A Woman's Perspective On The Times We Live In


December 23, 2014

The War On Policemen Is A War Against Humanity

   
      In the wake of a rash of Police deaths this past week, I can no longer remain silent.  Regardless of whether you agree with the verdicts in the court cases involving the deaths of Michael Brown and Eric Garner, how could anyone think that assassinations of police officers will improve race relations or keep more people safe from suspected police tyranny?
     Anyone of sound mind should realize that we must have Law and Order to maintain a civilized society.  Are there bad cops?  Yes, just as there are bad apples in every business, organization and community.  But without rules to follow, and boundaries to control our impulses, chaos would reign.  Remember studying Lord of the Flies in school?  The author, William Golding, showed us just what happens when the savage side of our human nature is not constrained.
     I'm tired of hearing all the blame for the deaths of Brown and Garner laid at the feet of the cops.  I happen to agree with the decision rendered in the Brown case, and disagree with the result of the Garner case.  But there were two parties in each circumstance!  Can you honestly say that neither of the men who died contributed to their own demise?
     And, yes, I believe that policemen who use excessive force should be carefully examined to see if they still meet the psychological criteria to "protect and serve." But I want to see the NYPD police itself -- and there are ways to demand that; and it is not any ol' citizen reaping vigilante justice as he sees fit.
     As a matter of fact, I want everyone to consider what it takes for a man to decide to become a policeman.  I know from personal experience what kind of man answers that call ... I have three nephews, all sons of my middle sister, who have answered the call to put themselves in danger to serve their fellow man.  I know their hearts, and I think I know why they took this path.  I remember when the oldest one was around eight-years-old, and attending Catholic grade school.  He was having trouble sleeping at night and when my sister asked him why, he revealed that there was a young black boy in his classroom that was being bullied by the other kids, and the injustice bothered him.  After talking over his feelings with his mom, he decided he had to go talk to the Monsignor the next day and stick up for the tormented child.  That's the kind of child who chooses to be a police officer when he becomes a man.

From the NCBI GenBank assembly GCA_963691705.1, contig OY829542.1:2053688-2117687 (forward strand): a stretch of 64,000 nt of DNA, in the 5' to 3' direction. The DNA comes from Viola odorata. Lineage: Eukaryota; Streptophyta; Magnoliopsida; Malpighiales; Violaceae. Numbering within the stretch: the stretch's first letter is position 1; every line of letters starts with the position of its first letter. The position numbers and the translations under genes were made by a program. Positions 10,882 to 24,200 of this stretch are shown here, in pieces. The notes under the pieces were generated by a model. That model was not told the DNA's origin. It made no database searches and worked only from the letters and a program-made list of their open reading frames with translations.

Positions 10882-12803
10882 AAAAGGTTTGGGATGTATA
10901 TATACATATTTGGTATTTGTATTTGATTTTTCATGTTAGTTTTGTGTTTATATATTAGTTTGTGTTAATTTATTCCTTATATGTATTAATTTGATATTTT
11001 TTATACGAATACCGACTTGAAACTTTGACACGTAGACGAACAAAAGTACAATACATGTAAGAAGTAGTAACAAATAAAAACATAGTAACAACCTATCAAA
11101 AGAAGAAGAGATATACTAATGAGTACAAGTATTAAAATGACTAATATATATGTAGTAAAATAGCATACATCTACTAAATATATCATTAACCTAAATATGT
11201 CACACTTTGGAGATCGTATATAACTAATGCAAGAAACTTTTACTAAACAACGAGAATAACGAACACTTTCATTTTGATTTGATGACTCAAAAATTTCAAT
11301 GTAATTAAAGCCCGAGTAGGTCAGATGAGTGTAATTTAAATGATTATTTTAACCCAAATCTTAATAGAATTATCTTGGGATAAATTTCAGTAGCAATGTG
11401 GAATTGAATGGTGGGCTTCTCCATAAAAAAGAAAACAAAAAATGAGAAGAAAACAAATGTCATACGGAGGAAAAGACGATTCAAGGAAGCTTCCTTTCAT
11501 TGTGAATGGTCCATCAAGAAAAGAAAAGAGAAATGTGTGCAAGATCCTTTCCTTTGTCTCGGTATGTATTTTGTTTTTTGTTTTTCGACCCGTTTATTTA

My youngest nephew loved to hear my dad's WWII stories and what it meant to be brave in the face of evil.  When he was in junior high, he watched the entire series of Band of Brothers several times; once with my husband, his uncle, and they discussed the character of the men of the 101st Airborne's Easy Company; that band of heroes that fought from D-Day through the Battle of the Bulge and to the end of WW11.  They discussed what would make the Greatest Generation continue to fight the bad guys, even when all the odds were stacked against them.  That's the kind of young man that wants to live up to an ideal.  He followed his two older brothers into the Police Academy, and graduated last year.